6. Bad days aren’t the days to make decisions.

exclusive pumping

My husband and I made a rule that things we said in the middle of a long night when our son was up every hour could not be held against us in the morning. I had a similar rule with pumping: I couldn’t make the decision to quit on a bad day.

7. Missing pump pieces can make for bad days.

Missing pump parts, pump pieces, nipple shield, breast shields

Forgotten breast shields are not the end of the world, but they can certainly feel like it. There were days when a missing flange made me feel so defeated I didn’t know if I could keep going.  

I would have to remind myself to never quit on a bad day. I learned to keep extra bottles and pump parts at home, at work, and even in my car.

8. People will constantly give you unwanted advice.

unwanted advice, exclusive pumping

I wish unwanted advice and inappropriate comments only pertained to pumping, but let’s be honest: people will give you advice on pretty much every single thing you do as a parent (often several times per day, even when your baby gets older!). You know yourself, you know your body, and you know your child better than anyone. Just keep telling yourself that.

9. Put your hands down.

hands free pump bra, pumping bra

Click the photo to check out our Hands-Free Pumping Bra!

If you don’t have a hands-free pumping and nursing bra, you need one (or three!) now. And lucky you! Kindred Bravely has the best pumping bras

10. Netflix and chill.

Netflix n chill, self-care

Pumping breast milk is hard work. Don’t forget to take care of yourself. Eat, drink water to stay hydrated, and take time for yourself when you can. 

I used my nightly pumping sessions for chocolate and terrible reality television (even if it was only for 20 minutes until I passed out), and I think I’m a better mom for it.

Try to make your pumping sessions more enjoyable, whether that means having a treat or indulging in a TV show or great book.

11. You are strong.

breastfeeding difficulties, nursing and pumping

I know you are tired. I know your body never really feels like your own when you’re hooked up to an electric pump multiple times a day, but you are strong, you are determined, and you can do this. 

12. Be proud of yourself.

pumping sports bra

Click the photo to check out our Pumping & Nursing Sports Bra!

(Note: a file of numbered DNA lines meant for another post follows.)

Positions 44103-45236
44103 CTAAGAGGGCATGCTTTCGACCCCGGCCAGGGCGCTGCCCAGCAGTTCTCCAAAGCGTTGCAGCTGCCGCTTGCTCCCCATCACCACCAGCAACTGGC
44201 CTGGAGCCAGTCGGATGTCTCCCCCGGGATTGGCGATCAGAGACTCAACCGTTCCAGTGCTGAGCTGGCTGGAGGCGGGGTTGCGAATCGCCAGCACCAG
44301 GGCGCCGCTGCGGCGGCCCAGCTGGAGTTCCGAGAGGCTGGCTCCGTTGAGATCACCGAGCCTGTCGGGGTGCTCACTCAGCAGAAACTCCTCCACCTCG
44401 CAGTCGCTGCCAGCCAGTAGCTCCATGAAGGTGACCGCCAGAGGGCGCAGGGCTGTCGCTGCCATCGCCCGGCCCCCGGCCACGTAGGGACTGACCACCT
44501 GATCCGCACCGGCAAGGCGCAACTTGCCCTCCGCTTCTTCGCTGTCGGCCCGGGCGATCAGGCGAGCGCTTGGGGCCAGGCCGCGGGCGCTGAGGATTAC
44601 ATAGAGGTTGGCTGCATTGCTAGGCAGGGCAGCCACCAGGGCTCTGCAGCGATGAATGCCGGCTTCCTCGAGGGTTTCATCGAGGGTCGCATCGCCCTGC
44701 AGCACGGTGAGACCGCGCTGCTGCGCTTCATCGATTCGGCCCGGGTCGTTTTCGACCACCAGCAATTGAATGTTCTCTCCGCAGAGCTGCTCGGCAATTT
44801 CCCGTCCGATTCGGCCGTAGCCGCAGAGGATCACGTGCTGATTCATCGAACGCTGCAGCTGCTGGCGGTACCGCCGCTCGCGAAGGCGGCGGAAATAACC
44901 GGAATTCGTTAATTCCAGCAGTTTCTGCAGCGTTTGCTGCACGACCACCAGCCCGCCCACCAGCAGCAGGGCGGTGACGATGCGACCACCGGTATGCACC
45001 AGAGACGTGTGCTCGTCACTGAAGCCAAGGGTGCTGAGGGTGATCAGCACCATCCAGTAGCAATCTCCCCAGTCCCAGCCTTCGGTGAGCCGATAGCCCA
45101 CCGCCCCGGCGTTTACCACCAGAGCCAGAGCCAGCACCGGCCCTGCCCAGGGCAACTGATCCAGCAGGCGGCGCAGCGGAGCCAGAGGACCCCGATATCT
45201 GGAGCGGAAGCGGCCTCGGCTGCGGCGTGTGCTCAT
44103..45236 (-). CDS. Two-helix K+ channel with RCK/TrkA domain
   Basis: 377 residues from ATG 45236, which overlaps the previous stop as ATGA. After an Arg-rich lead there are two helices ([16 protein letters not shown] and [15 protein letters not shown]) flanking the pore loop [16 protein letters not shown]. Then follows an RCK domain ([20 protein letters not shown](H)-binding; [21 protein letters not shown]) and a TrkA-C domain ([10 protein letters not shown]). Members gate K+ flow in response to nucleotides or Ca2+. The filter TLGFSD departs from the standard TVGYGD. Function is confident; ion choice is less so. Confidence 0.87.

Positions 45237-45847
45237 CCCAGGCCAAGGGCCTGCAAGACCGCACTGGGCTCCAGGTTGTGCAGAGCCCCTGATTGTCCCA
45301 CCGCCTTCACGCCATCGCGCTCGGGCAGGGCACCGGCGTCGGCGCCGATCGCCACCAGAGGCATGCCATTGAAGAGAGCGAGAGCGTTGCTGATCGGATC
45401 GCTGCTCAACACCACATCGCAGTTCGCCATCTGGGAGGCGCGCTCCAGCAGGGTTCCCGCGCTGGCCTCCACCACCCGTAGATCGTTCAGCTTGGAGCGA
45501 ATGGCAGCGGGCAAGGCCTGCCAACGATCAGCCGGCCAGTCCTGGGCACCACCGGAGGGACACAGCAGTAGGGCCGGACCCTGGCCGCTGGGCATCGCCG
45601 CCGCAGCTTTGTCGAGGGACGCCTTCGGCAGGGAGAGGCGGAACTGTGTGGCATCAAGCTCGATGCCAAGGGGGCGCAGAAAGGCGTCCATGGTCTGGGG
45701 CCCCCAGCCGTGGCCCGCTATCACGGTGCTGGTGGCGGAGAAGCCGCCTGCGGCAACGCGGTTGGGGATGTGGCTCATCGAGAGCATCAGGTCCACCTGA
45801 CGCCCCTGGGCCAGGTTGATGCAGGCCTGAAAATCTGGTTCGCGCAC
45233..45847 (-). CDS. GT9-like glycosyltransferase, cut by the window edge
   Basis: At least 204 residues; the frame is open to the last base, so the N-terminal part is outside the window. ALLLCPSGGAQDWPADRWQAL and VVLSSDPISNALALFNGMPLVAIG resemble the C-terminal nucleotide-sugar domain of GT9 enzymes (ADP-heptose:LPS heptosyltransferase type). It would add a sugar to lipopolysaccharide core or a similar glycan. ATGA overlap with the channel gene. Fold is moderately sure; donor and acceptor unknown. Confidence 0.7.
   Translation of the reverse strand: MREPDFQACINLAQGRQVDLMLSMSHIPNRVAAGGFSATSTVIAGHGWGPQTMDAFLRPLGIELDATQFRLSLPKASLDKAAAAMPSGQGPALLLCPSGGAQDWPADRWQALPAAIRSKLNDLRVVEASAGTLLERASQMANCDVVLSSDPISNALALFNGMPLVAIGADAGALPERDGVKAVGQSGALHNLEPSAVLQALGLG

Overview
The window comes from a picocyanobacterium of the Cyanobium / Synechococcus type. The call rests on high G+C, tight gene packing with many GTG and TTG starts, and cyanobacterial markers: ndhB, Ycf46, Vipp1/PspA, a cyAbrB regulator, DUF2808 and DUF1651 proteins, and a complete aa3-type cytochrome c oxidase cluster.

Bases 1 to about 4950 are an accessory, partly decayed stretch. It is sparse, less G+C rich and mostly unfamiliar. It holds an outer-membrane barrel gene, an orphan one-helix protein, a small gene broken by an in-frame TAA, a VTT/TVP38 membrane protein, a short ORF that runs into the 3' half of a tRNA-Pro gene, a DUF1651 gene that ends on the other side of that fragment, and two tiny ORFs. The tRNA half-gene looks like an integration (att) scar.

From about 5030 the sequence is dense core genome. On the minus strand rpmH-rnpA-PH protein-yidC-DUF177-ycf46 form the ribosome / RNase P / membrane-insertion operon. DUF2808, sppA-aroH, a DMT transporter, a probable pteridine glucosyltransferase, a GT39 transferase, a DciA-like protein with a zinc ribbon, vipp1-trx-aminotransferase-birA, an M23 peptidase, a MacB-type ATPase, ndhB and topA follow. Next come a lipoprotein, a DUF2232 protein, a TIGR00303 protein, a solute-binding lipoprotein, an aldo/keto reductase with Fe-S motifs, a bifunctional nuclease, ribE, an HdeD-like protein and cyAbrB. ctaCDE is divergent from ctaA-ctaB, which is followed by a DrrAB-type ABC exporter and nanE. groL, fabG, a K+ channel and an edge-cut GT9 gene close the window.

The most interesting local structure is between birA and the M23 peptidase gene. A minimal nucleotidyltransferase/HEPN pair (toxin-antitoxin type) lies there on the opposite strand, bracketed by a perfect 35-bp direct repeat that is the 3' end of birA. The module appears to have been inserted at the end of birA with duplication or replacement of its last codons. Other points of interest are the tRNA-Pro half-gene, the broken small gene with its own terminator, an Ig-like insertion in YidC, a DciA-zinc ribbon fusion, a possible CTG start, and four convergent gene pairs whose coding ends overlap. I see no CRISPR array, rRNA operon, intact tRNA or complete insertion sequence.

No matter where you are on your pumping journey, whether you are a week or a year in, you are amazing, and it's okay to stop. Your milk production may dip before you feel ready, your body may stop, but know that you did great.

Every day that you were able to feed your baby - whether exclusively nursing, exclusively pumping, occasionally pumping, or exclusively formula feeding - is a day you should be proud of. 

I am thankful to have been able to supply my little one with breast milk for this long and to watch him grow stronger and healthier each day. I’m proud of myself and my body for supporting me during this period of time. Exclusively pumping hasn’t always been easy, but it’s been worth it.

I hope my story helps you because the stories of other exclusive pumpers were what got me through. I think I’ve been motivated by how strong we are, by the fact that we’re all in this together, each doing the best we can on our own journeys. 

If you’re a pumping mom, I’d love to hear your pumping story! Please comment below to help encourage other pumping mamas on their pumping journeys.

PS: We designed super-cute, printable door hangers in case you pump at work (even if you're working from home right now!). Click on this link or the button below to download and print them. Pump on, Mom! (And don't forget those extra pump parts ;)!)

pumping at work, privacy door hanger


Disclaimer: This content is not intended to be a substitute for personalized medical advice, diagnosis, or treatment; it has not been reviewed by medical reviewers. Always seek the advice of your health care provider.